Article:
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Newsletter: Delivery Of Japan's Seasonal Tradition

Delivered on March 26, 2014
Delivery Of Japan's Seasonal Tradition [Issue 17] March 26, 2014

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Delivery Of Japan's Seasonal Tradition [Issue 17]
March 26, 2014
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Japanese Traditional Culture Promotion & Development Organization
(JTCO)
http://www.jtco.or.jp/en/

CONTENTS:

1. Seasonal Taste:
Never matches unless it is the original pair: Common orient clam
(Hamaguri)

2. News From JTCO:
Wakubata woolen banner event of Kumakabuto Hatsuka Festival
(Ishikawa Pref)

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:: 1. Seasonal Taste
::::::::::::::::::::::::::::::::::::::::::::::::::::::::::::

Never matches unless it is the original pair: Common orient clam
(Hamaguri)

As many shells have been found in middens built in the Jomon period
about 12,000 BC to around 300 BC, common orient clams have been eaten
by Japanese people since ancient times. Although it is caught all
year round, the best season of natural domestic one is from February
to April.

Common orient clam contains good savory taste of shell fish which is
amino acid such as succinic acid, glutamic acid and glycine. The
aesthetic taste is enjoyed in a variety of dishes. It is low
cholesterol as well as low-fat. It contains not only minerals like
iron, zinc and calcium, but also B vitamin which strengthens the
mucous membrane. In addition, it contains vitamin such as B12 which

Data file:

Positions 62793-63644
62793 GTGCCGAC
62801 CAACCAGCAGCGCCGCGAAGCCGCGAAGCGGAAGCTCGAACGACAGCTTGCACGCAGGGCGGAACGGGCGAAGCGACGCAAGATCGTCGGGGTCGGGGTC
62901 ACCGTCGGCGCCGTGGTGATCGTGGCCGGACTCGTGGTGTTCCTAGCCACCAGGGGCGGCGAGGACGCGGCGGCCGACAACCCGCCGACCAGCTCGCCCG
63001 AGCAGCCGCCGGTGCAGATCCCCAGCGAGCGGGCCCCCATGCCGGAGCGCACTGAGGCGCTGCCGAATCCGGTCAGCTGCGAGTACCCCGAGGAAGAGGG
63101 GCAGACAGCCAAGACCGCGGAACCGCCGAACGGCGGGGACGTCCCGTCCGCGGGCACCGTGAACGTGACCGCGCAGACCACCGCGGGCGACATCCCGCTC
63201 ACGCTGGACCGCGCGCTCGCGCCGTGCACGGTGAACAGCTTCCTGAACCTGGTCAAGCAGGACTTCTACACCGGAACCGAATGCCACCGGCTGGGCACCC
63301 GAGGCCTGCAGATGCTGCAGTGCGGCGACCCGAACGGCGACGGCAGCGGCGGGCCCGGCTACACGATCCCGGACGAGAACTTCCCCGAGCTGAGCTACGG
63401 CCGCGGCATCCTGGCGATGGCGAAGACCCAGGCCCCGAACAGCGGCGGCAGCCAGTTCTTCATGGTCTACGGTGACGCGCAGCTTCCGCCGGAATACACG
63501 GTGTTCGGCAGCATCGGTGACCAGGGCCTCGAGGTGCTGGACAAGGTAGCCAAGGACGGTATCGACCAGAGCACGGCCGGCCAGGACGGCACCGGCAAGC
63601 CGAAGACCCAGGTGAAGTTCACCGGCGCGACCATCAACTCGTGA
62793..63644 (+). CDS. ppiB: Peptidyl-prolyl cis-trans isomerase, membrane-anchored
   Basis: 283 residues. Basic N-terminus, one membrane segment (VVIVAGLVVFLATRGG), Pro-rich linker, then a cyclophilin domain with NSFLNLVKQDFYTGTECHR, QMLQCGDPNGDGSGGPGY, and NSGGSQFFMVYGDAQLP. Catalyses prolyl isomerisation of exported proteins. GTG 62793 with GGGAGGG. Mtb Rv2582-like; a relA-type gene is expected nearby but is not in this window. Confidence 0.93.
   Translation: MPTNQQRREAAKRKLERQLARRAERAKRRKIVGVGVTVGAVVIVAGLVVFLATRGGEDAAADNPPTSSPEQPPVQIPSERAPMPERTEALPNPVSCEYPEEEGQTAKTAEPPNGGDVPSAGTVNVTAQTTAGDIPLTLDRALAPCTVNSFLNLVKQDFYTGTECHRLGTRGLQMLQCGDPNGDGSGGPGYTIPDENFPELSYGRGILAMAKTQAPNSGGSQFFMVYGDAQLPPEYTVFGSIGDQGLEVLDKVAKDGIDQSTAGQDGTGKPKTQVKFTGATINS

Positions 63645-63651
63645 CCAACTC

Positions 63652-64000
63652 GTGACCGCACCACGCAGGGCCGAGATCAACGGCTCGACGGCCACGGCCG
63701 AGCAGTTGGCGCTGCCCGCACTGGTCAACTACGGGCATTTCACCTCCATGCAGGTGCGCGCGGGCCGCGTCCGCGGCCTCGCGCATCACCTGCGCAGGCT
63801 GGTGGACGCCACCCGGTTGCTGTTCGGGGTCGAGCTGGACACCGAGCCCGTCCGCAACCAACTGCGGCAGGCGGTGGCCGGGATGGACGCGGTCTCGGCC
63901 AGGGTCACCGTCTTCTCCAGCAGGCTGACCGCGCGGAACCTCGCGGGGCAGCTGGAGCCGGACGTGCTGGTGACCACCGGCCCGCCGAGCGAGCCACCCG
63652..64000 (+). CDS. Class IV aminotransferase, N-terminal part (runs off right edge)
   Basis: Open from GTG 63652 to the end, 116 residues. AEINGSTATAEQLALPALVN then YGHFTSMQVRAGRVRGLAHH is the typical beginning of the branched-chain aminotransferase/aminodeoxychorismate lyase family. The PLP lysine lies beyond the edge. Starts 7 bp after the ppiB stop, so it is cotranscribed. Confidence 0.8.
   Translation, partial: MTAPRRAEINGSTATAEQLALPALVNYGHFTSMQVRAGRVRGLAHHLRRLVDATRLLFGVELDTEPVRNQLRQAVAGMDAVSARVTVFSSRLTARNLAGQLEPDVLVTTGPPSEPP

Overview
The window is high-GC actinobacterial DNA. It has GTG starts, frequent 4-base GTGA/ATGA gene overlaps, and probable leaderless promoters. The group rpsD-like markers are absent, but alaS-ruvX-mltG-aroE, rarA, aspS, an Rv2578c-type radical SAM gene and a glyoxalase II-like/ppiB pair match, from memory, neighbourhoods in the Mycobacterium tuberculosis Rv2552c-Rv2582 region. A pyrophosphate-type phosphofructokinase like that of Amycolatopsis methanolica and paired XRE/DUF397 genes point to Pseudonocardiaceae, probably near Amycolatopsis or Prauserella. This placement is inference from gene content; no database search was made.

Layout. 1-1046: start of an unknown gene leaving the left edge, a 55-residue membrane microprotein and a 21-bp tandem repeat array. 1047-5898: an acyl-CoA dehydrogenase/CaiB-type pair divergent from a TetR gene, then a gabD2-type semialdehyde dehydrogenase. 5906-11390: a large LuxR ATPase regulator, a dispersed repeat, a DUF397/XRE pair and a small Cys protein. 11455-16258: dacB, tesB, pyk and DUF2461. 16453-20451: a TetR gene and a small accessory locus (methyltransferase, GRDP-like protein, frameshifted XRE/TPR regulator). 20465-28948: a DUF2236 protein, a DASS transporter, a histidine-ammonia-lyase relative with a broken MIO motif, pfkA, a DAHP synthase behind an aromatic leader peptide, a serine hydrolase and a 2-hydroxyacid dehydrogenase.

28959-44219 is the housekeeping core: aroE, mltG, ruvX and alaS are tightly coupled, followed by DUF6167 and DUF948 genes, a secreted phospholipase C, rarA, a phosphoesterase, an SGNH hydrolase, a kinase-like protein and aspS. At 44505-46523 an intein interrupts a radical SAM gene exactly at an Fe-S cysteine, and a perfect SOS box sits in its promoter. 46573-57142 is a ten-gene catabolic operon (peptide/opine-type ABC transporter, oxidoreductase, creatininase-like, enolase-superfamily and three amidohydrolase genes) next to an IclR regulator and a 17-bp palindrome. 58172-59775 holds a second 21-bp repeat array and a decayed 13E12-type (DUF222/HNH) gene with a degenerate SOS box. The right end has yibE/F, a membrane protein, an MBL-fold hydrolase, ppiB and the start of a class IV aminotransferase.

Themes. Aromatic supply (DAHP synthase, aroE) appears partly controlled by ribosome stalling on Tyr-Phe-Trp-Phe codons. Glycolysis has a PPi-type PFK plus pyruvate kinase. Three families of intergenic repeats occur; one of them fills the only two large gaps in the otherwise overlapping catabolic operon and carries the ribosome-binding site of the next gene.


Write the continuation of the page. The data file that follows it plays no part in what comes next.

increases haemoglobin, and taurin which lowers blood pressure and
cholesterol.

Common orient clams were indispensable for ancient Japanese people.
Shells were made into a game for people's entertainment called
Kai-awase, processed to white pigment and designed as family's crest.
The pair of shells only matches themselves and can't be swapped with
any other shells. It is believed to be a lucky charm bringing
harmony for a married couple so it is often cooked in the soup
served in weddings. It is also eaten to wish for finding a good
partner for girls on Hina-matsuri (Girls' Day, March 3rd).

The Tokyo Bay area used to be the big producing center of common
orient clams and we could see it from the pictures taken in the
Meiji period (from 1868 through 1912), and these show fish shops
selling lots of common orient clams. Common orient clams grow in a
shallow sea near the mouth of river where freshwater flows into.
Unfortunately, the native kind lost their tenement and died out or
plunged because of land reclamations. Natural domestic ones are only
caught in Ariake Sea, Suou Nada and Ise Wan, and the distribution
amount is only 10% out of all common orient clams.

Common orient clam is different in appearance and taste to clam.
Please try common orient clam when you have a chance to visit Japan.

Translation: Hitomi Kochi, reviewed by Maiko Hayashi


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:: 2. News From JTCO
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New Article Released!

[Traditional Culture]

Wakubata woolen banner event of Kumakabuto Hatsuka Festival
(Ishikawa Pref)

This festival is the grand festival of Kumakabutoarakashihiko Shrine
(Kumakabuto Shrine) and is called 'Hatsuka Festival' because it is
held on September 20th every year.

The portable shrines from nineteen subordinate shrines in each
community within the town come into the main shrine, with the
chanting calls of 'iyasakasaa' and the lively sound of gong and
drum through the guidance of Sarutahiko (Shinto god). These are
accompanied by roughly twenty meter high, deep red colored wakubata
woolen banners and tools.

Read the full article
http://www.jtco.or.jp/en/bunkakan/?act=detail&id=111&p=0&c=23

Translation: Yoko Hokari, reviewed by Catherine Newman



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